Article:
Skip to main page content
Access keys NCBI Homepage MyNCBI Homepage Main Content Main Navigation
. 2008 Jan 1;80(1):294-302.
doi: 10.1021/ac701727r. Epub 2007 Nov 29.

Fully Automated Four-Column Capillary LC-MS System for Maximizing Throughput in Proteomic Analyses

Affiliations
Free PMC article

Fully Automated Four-Column Capillary LC-MS System for Maximizing Throughput in Proteomic Analyses

Eric A Livesay et al. Anal Chem. .
Free PMC article

Abstract

We describe a four-column, high-pressure capillary liquid chromatography (LC) system for robust, high-throughput liquid chromatography-mass spectrometry (LC-MS(/MS)) analyses. This system performs multiple LC separations in parallel, but staggers each of them such that the data-rich region of each separation is sampled sequentially. By allowing nearly continuous data acquisition, this design maximizes the use of the mass spectrometer. Each analytical column is connected to a corresponding ESI emitter in order to avoid the use of postcolumn switching and associated dead volume issues. Encoding translation stages are employed to sequentially position the emitters at the MS inlet. The high reproducibility of this system is demonstrated using consecutive analyses of global tryptic digest of the microbe Shewanella oneidensis.

Figures

Figure 1
Figure 1
Schematic of the 4-column, 2-mixer LC system. The components of subsystems 1 and 2 are: (1,2) mixers, (3,4) ‘tee’ flow split points, (5,6) injection valves, (7,8) mobile phase solvent selection valves, (9,10) column selection valves, (11,12) mixer purge valves. Other components include: (13) syringe pump controller, (14) mobile phase A syringe pump for subsystem 1, (15) mobile phase A syringe pump for subsystem 2 (16) mobile phase B syringe pump for both subsystems, (17) control valve for sub-system 1 pump A, (18) control valve for sub-system 2 pump A, (19) control valve for pump B, (20) refill reservoir for sub-system 1 pump A, (21) refill reservoir for sub-system 2 pump A, (22) refill reservoir for pump B, (23) autosampler that uses a single syringe, (24) encoding translation stages for positioning ESI emitters, (25-28) ESI emitters, (29) motion controller for encoding translation stages (30) laptop computer (31) USB HUB. For simplification, several components have not been shown, including electronic connections between the valves and the USB HUB, an on-line degasser and a 3-drawer cool-stack sample holder accessed by the autosampler. The valves of sub-system 1 are shown in positions for sample loading onto the column connected to emitter 26 and the valves of sub-system 2 are shown in positions for a gradient elution on the column connected to emitter 28. The direction of flow through each connection is illustrated. In the configuration shown there is no flow through the sample loop of sub-system 2 nor through any of the refill reservoirs.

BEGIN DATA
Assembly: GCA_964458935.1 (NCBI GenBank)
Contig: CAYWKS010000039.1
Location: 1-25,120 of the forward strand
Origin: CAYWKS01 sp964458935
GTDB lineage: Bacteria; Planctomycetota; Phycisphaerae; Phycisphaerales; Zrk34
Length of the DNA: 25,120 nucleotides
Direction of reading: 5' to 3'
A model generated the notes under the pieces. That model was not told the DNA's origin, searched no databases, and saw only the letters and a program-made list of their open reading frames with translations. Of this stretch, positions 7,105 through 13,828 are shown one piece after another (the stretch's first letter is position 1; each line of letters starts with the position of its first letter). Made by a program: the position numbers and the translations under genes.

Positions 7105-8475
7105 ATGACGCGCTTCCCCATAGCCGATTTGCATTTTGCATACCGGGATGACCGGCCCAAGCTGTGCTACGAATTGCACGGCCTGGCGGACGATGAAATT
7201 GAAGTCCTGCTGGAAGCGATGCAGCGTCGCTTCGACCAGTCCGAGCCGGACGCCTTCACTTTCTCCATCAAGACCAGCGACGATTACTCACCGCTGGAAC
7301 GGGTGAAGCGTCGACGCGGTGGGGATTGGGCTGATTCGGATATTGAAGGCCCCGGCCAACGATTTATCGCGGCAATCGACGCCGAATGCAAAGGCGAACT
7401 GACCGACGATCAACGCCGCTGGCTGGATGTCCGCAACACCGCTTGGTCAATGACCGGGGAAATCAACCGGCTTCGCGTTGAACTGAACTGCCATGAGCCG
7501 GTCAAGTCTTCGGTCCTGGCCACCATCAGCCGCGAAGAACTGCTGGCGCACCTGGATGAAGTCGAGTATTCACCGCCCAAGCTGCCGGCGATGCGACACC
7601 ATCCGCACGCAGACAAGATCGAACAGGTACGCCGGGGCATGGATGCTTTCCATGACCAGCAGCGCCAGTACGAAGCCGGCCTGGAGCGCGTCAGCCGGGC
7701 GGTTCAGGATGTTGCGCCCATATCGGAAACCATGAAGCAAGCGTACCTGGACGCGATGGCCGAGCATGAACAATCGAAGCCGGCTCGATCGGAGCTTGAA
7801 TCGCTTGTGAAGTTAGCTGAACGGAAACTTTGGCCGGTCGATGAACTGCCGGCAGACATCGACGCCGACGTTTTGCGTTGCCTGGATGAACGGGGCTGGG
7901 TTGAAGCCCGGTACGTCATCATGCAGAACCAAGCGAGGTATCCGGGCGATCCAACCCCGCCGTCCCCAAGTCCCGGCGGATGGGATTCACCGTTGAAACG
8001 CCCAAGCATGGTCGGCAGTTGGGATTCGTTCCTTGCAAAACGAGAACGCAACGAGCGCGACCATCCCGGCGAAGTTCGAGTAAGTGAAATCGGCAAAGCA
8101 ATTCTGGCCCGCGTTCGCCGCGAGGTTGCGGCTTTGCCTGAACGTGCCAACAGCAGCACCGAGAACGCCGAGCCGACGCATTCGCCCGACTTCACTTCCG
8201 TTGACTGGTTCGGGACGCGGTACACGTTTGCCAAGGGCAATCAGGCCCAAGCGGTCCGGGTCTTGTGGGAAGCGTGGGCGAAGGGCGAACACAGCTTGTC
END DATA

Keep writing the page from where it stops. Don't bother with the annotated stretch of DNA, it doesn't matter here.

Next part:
Figure 2
Figure 2
Duty cycle comparison of various single- and multi-column LC systems with all times drawn to scale for LC configuration 3 in Table 1 except for the data rich region and data poor region which are estimates for the chromatogram which is shown. (a) Schematic description of the steps which must be performed for each sample processed on an analytical column. The steps in consecutive analyses on systems that use (b) 1 column and 1 mixer, (c) 2 columns and 1 mixer, (d) 4 columns and 2 mixers with no elution hopping and (e) the same system shown in (d) but with the dead time at the beginning of the gradient elution bypassed or ‘hopped over’ and without acquiring data during the ‘data poor’ region at the end of the gradient elution.
Figure 3
Figure 3
Comparison of (a) absolute and (b) relative elution times for all 20 MS analyses which are numbered according to the order in which they were run (absolute run order) and the column used for analysis (Column #). The method for calculating relative elution times is described in the text. The elution times for peaks were obtained by analyzing the selected ion chromatogram for the 10 peaks simultaneously.
Figure 4
Figure 4
Comparison between normalized chromatograms for the first cycle of analyses (i.e., consecutive analyses on columns 1, 2, 3 and 4). Elution times have been linearly normalized based on 2 peaks common to all analyses. Peak intensities have been linearly normalized with the maximum peak intensity set to 1.
Figure 5
Figure 5
Duty cycle comparison for all of the LC configurations listed in Table 1. Duty cycles are based on theoretical calculations given in Table 2 and empirical times for chromatographic steps (e.g., load, etc.).

Similar articles

See all similar articles

Cited by 84 articles

See all "Cited by" articles

Publication types

MeSH terms

LinkOut - more resources

Feedback